1. Aelea - I don't know you but I've read through your blog, I love your heart and I've definitely connected with what you're writing about. You're living your life the way I dream about living mine. I have not been on a humanitarian or missions trip - leaving for my first trip on February 15. I'm looking forward to continuing to read about your experiences.

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  2. Mandy, that is SO WONDERFUL you are about to leave for your first trip! I would love to hear about it when you return! I trust God is going to use you in absolutely amazing ways-- more amazing then you could even think of now! :) Have an awesome time!

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  3. Hey Aelea, thanks for bringing this heart-wrenching memory back to the forefront of my mind. Our time spent at the dump that day really tugged at my heart. It is difficult to come back to our western world and see all the waste and gluttony etc. I always remind myself that I have to live in this world but I do not have to be of this world. God Bless you!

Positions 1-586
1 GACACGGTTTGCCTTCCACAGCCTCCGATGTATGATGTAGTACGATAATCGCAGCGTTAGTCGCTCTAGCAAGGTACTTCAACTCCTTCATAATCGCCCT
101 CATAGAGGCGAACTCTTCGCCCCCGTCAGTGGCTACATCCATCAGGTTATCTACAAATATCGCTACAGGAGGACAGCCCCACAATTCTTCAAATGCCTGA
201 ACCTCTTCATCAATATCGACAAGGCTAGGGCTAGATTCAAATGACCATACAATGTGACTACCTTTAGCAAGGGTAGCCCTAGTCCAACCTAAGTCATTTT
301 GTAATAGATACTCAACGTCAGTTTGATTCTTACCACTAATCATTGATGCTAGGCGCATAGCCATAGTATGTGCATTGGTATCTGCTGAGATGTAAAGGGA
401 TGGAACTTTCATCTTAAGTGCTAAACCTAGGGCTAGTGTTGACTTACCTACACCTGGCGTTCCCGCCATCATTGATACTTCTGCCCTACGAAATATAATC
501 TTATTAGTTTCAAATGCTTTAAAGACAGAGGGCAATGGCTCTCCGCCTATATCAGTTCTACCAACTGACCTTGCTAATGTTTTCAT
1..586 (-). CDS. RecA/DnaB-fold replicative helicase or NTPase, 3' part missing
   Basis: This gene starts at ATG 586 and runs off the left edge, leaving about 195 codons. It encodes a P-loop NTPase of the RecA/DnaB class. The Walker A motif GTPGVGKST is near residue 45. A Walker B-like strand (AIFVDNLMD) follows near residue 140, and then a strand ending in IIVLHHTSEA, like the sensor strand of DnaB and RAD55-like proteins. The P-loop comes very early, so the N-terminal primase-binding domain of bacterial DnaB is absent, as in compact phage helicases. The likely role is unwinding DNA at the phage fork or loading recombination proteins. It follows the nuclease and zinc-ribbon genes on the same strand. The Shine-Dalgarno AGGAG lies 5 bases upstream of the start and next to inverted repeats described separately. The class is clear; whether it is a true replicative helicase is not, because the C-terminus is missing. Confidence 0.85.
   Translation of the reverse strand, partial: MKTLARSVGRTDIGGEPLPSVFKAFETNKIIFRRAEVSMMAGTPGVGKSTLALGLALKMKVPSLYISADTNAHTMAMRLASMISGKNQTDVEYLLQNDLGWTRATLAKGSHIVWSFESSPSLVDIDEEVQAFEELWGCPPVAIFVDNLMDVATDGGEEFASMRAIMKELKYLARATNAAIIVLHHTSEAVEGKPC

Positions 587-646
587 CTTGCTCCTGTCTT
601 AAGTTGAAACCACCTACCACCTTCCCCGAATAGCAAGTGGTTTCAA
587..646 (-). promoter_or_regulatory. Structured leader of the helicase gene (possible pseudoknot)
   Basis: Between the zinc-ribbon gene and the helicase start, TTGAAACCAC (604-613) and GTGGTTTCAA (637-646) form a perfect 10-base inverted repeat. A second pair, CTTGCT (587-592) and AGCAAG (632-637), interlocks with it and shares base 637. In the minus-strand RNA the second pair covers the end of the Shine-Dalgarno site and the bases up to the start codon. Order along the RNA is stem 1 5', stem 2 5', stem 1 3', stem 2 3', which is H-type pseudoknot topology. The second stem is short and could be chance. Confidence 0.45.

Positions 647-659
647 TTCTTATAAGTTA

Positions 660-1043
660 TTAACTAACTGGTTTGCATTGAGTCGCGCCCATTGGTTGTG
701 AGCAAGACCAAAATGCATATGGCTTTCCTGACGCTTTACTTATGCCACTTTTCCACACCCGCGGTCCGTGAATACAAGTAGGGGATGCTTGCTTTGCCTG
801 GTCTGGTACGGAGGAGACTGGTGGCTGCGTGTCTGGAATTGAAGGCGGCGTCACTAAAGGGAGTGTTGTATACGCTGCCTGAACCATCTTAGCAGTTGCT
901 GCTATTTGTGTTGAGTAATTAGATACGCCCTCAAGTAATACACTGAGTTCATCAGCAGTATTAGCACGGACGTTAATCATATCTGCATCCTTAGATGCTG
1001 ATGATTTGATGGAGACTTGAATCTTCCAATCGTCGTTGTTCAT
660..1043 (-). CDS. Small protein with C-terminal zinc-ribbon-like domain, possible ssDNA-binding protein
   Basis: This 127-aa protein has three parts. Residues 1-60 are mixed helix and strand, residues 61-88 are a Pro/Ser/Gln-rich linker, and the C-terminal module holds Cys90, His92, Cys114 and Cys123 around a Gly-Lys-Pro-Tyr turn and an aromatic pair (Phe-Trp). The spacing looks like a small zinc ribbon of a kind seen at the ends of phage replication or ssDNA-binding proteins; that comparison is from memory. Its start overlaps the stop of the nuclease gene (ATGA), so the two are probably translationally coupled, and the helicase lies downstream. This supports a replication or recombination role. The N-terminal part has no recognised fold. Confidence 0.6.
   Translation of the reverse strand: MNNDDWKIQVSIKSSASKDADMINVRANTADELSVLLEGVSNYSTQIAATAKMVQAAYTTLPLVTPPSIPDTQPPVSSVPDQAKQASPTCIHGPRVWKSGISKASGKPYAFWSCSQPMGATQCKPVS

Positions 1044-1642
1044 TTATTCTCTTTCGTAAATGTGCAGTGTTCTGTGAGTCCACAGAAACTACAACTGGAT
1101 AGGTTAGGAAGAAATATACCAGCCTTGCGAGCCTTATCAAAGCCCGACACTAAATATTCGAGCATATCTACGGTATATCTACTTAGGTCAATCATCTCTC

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  4. Hey Aelea! Matt and I went on a missions trip to the Dominican in 2010 and I will never forget it. We stayed on a school property and had the opportunity to help build a kitchen for the children that need breakfast in the mornings before school. The school had a water treatment plant on the property and we had the privilege of bringing water out into the community to the local pastors who would then sell the water to make a living. Coming home was very hard because we have so much and only complain and want more. They are so joyful with so little. I had a hard time seeing fresh water run down the drain and be waisted. It's also hard to go into stores and see isles and isles of soap and shampoo to choose from when they had nothing to clean themselves with. I will never forget the dominican and they will always be in my heart. I think of them often and get upset when its so easy to come home and get back into our routines of greed, always wanting more and complaining. Thanks so much for your blog. It inspires me to make a difference and keeps the experiences that i have had fresh in my mind.